Toughie No 137

Toughie No 137 by Messinae

Hints and tips by Gazza

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BD Rating – Difficulty ** Enjoyment **

If you’re not into cricket then you may find a couple of the clues in this one quite tricky. Otherwise it’s a fairly straightforward puzzle.

Across Clues

1a  Rebuilding a spire is something churchgoers do (6)
{PRAISE} – an anagram (rebuilding) of “a spire” leads to what churchgoers go to church to do.

4a  Appreciate having completed run (8 )
{INCREASE} – the first of our cricketing terms – a synonym for appreciate (what your investments are supposed to do) is also where a batsman who has successfully completed a run ends up, i.e. IN the CREASE.

10a  First lady holding fair draw (5)
{EVOKE} – the first lady is Adam’s wife and she includes (holding) OK (fair) to make a verb meaning to elicit or draw.

11a  Fruit: taste before tucking in at home (9)
{TANGERINE} – taste is TANG and before is ERE – include (tucking in) IN (at home) to get a small citrus fruit.

12a  Jeweller about with more style (7)
{CARTIER} – about is C (circa) and “with more style” is ARTIER – put together they form the name of a famous French jewellers.

13a  What could develop into toad with ‘elp (7)
{TADPOLE} – an anagram (develop) of “toad” and “elp” produces the life-form which will indeed develop into a toad. This seems to be half-way towards an “all-in-one” clue which does not really work, and it’s my least favourite clue – if you disagree leave a comment!

14a  Clarion and weapons deployed in conflict (10,4)
{NAPOLEONIC WARS} – an anagram (deployed) of “clarion” and “weapons” forms the name given to a series of campaigns by Napoleon leading up to his defeat at Waterloo.

17a  An ordinary person entertains them hilariously (3,2,3,6)
{MAN IN THE STREET} – an anagram (hilariously) of “entertains them” produces one of the standard descriptions of an ordinary person, such as one might find walking along a pavement.

21a  Draw instrument a doctor gets in (7)
{TOMBOLA} – instrument is TOOL – add A and include MB (doctor) to get the type of attraction typically held at a fete, where you draw a ticket in the hope of winning a prize.

23a  Move like a snake, sidewinder, extremely supple inside (7)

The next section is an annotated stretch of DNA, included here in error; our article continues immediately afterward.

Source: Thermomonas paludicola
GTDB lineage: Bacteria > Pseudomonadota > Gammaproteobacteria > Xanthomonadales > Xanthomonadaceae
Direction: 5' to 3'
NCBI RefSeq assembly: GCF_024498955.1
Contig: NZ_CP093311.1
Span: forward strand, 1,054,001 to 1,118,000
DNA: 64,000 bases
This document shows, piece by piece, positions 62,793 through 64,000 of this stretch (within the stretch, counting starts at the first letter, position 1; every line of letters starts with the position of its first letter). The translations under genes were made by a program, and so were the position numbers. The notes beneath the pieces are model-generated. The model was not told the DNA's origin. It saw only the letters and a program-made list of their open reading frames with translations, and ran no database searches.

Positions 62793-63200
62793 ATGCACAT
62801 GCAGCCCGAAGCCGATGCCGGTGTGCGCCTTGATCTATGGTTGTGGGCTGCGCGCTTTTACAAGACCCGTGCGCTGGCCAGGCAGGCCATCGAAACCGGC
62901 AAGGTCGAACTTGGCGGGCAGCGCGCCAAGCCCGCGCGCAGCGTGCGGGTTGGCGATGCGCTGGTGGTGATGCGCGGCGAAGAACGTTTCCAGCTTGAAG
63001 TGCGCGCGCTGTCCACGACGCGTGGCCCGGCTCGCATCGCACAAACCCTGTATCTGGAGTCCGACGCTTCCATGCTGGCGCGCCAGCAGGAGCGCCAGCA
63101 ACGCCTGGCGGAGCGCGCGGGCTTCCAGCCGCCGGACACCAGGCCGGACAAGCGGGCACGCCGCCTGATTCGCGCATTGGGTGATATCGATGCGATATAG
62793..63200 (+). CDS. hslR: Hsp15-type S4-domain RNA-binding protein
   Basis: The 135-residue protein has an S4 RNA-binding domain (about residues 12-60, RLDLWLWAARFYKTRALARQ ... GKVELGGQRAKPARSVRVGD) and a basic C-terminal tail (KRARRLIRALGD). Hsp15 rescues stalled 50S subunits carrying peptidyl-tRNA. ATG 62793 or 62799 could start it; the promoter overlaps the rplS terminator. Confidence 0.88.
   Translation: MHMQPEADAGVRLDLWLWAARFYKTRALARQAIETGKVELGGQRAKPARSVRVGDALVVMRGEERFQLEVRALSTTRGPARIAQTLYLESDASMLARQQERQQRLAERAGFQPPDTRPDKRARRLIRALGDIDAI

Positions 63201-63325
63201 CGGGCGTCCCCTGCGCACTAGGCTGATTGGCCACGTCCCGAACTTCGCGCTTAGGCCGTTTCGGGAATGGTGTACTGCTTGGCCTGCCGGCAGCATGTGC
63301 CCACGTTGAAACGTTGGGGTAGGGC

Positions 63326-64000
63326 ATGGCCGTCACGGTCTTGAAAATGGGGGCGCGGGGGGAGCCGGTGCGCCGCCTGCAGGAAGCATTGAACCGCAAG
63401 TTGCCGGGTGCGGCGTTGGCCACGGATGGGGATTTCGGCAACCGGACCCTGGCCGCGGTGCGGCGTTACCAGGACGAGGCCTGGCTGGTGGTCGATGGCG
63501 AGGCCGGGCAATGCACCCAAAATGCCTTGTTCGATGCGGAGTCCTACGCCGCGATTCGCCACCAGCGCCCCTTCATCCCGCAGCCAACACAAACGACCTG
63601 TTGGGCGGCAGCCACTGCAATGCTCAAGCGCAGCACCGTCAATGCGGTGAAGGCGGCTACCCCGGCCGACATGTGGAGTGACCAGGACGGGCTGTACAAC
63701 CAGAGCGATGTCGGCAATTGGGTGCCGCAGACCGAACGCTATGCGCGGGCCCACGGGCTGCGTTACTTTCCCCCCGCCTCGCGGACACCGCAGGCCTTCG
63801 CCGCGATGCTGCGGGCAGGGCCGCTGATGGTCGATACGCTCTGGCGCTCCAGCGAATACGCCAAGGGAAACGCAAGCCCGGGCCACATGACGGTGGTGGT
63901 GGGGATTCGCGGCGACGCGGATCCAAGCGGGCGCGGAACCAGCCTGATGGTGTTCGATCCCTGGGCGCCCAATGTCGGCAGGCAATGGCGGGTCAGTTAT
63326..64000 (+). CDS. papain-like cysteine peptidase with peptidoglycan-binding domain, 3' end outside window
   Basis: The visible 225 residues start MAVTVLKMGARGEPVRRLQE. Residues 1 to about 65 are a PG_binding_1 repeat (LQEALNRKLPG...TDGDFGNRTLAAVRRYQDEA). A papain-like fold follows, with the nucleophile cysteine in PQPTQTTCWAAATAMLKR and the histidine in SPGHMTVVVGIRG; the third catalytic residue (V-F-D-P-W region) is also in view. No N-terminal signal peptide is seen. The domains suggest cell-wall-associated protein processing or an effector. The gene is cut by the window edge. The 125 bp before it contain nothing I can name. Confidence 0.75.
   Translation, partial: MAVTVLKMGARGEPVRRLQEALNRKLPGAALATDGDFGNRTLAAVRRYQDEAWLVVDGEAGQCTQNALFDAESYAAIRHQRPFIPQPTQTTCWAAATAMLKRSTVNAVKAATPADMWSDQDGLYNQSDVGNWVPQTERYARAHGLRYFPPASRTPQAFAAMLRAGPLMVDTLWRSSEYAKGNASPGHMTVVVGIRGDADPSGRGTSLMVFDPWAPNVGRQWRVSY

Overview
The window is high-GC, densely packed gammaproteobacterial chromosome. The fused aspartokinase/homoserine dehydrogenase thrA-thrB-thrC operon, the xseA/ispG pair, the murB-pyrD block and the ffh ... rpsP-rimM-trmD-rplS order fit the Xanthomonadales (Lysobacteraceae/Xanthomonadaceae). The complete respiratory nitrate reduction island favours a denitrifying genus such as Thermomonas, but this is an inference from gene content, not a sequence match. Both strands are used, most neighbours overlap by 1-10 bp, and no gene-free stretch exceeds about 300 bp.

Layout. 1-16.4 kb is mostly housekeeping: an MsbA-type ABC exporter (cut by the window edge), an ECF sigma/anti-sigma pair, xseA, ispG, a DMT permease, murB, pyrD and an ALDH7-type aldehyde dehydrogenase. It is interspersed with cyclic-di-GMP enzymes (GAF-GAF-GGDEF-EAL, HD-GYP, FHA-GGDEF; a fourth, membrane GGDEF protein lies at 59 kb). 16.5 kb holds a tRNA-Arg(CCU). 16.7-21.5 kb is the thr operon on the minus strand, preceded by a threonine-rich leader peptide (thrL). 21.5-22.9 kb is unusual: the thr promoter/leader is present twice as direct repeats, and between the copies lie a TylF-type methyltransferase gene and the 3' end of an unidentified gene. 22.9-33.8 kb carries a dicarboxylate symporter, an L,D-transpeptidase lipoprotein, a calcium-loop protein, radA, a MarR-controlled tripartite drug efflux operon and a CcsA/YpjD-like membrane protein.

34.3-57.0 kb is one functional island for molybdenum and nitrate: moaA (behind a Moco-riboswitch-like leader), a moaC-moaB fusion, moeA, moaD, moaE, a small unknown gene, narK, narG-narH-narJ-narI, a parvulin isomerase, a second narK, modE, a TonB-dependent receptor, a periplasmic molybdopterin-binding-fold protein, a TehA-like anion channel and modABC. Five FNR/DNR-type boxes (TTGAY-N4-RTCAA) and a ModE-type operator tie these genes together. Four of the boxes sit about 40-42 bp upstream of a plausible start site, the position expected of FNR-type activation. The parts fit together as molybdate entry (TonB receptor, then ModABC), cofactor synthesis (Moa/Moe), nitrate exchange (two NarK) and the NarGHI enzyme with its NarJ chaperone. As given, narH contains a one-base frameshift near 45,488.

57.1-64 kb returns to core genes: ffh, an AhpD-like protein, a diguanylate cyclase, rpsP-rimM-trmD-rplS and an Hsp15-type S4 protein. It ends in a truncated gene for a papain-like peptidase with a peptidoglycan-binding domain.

{SLITHER} – supple is LITHE which is inside the end letters (extremely) of SidewindeR to produce a verb describing how a snake moves.

24a  Stately home with poor-quality china (9)
{BADMINTON} – double definition, one of them cryptic – a stately home in Gloucestershire where horse trials are held, and BAD (poor-quality) MINTON (china).

25a  One who played jazz live while one is entertained (5)
{BASIE} – live is BE and this includes AS (while) and I (one) to form the name of the jazz pianist and bandleader, known as Count.

26a  They mark passing that is in European Union records (8 )
{EULOGIES} – this term for tributes to someone who has recently died is made up from EU (European Union) and LOGS (records) with IE (id est, that is) inside.

27a  Taken in robbery – LSD, jewels (6)
{BERYLS} – these jewels are hidden (taken) in “robBERY – LSd”.

Down Clues

1d  Tart has jewellery around tip of conk – in this? (8 )
{PIERCING} – tart is PIE and jewellery is RING – include C (tip, i.e. first letter, of Conk) to get the term for a body modification which allows rings, studs or other jewellery to be attached.

2d  Surreptitiously foremost of ancient history professors read and copy books without authorisation (9)
{APOCRYPHA} – the wordplay here is complicated – it’s an anagram (surreptitiously) of the first letters (foremost) of “Ancient History Professors Read And” plus COPY to give us biblical, or related, writings which do not form part of the accepted canon (books without authorisation).

3d  Irregularly liaise with PC for one part-time cop (7)